Misconduct trial of Judge Keller depicts a court of confusion.
Being Texas Court of Criminal Appeals Presiding Judge Sharon Keller apparently means never having to say you're sorry, even if your actions have brought worldwide scorn upon the state's highest criminal court.
At the core of a five-count complaint by the State Commission on Judicial Conduct is the charge that Keller violated established court procedure by refusing to keep the court clerk's office open past 5 p.m. on Sept. 25, 2007, to accept a last-minute stay of execution request by lawyers for death row inmate Michael Richard, a convicted rapist and murderer. As a result, he was executed as scheduled that evening in Huntsville.
A four-day trial conducted in San Antonio by a special master, District Judge David Berchelmann Jr., concluded last week. He will now recommend to the commission whether the charges should be dropped or the judge reprimanded or even removed from office. That process could take months or even years.
Elected to the court in 1994 and presiding judge for eight years, former prosecutor Keller has amassed a reputation for upholding sentences and outraging legal scholars. In one case she dismissed DNA evidence that appeared to exonerate a convicted rapist by arguing that he could have worn a condom. He was later released from prison and pardoned. However, the controversy and consequences surrounding her “nine to five” decision undoubtedly will make it her greatest career hit.
“I just don't think anybody did anything wrong,” testified Keller at the trial. In answer to a prosecutor's question, she said she wouldn't do anything differently.
Keller not only refused to keep the office open to take an appeal, but she failed to inform Richard's defense team or fellow judges about the situation. She did not tell the judge who was on call to take any last minute appeals, Cheryl Johnson, that the defense lawyers were trying to file such a motion. The unwritten court procedure required any communications involving the execution to be relayed to the on-call judge.
Johnson testified, “I was frustrated that the protocol had not been followed.”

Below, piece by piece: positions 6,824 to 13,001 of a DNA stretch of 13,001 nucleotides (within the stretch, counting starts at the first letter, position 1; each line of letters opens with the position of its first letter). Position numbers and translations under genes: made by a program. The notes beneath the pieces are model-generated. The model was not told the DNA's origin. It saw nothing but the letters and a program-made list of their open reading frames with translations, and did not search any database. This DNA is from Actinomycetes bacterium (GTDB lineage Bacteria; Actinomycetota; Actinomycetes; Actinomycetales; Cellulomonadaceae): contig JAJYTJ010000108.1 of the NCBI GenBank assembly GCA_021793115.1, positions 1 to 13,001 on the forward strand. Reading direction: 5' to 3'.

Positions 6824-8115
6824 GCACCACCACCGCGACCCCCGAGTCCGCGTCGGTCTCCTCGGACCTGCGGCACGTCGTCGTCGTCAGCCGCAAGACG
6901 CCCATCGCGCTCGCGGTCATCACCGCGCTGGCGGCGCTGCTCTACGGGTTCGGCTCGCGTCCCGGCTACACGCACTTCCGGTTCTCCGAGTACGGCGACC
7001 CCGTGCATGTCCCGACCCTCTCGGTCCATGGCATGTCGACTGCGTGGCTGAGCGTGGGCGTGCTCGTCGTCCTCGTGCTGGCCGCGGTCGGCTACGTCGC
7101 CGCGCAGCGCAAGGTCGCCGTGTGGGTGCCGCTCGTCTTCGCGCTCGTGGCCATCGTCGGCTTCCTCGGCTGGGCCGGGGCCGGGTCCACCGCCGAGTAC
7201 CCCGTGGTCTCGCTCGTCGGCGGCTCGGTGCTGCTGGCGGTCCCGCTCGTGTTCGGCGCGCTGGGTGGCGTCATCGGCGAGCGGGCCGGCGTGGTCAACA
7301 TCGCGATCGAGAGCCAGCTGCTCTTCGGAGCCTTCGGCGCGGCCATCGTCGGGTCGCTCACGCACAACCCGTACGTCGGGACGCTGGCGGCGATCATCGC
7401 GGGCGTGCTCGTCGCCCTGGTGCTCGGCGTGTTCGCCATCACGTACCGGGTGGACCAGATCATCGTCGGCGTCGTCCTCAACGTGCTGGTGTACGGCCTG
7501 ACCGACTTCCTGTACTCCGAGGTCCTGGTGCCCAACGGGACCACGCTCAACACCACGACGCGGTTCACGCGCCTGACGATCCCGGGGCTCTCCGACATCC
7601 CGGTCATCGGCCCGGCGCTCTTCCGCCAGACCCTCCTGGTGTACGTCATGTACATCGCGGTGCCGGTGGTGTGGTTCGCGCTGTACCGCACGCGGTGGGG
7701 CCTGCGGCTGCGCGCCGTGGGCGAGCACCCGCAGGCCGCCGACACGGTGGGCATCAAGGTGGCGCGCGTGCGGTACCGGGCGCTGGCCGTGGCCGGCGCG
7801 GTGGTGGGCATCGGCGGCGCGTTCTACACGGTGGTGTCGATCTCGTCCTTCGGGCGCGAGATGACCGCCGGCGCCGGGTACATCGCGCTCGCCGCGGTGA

Keller also didn't instruct subordinates to tell the lawyers that there was a judge staying at the court late for that purpose. As a result, no stay was filed, despite the fact that the U.S. Supreme Court had earlier in the day issued a ruling effectively halting lethal injection executions pending review of the technique's legality. Eventually, the high court decided lethal injection executions could resume.
Incredibly, Keller's defense at the San Antonio proceeding was that she was just enforcing office hours and not preventing the Richard appeal from being filed. After all, her attorney Chip Babcock argued, the lawyers could have contacted other court judges. In fact, no one outside the court knew there was a judge on call, and court policy requires lawyers with appeals to go through the court clerk rather than contacting judges. For Keller now to say that the issue was not a substantive life and death matter, but rather a question of office hours, is laughable on its face.
Even less believable was a claim by the court's former general counsel, Ed Marty, that he had told Judge Johnson about the defense lawyer's request for additional time. Judge Johnson flatly denied that and testified Marty had simply said no filing had come in. Why would Judge Johnson have stayed late at the court waiting for that appeal to be filed if she knew it had already been rebuffed?
As with many a defendant who has used technicalities to evade conviction, Judge Keller will likely get off with a hand slap. But she committed gross negligence of her duty to provide impartial justice to all, even convicted murderers. If she does run for re-election in 2012, voters should replace her with a jurist who takes seriously his or her oath of office.Source(www.chron.com)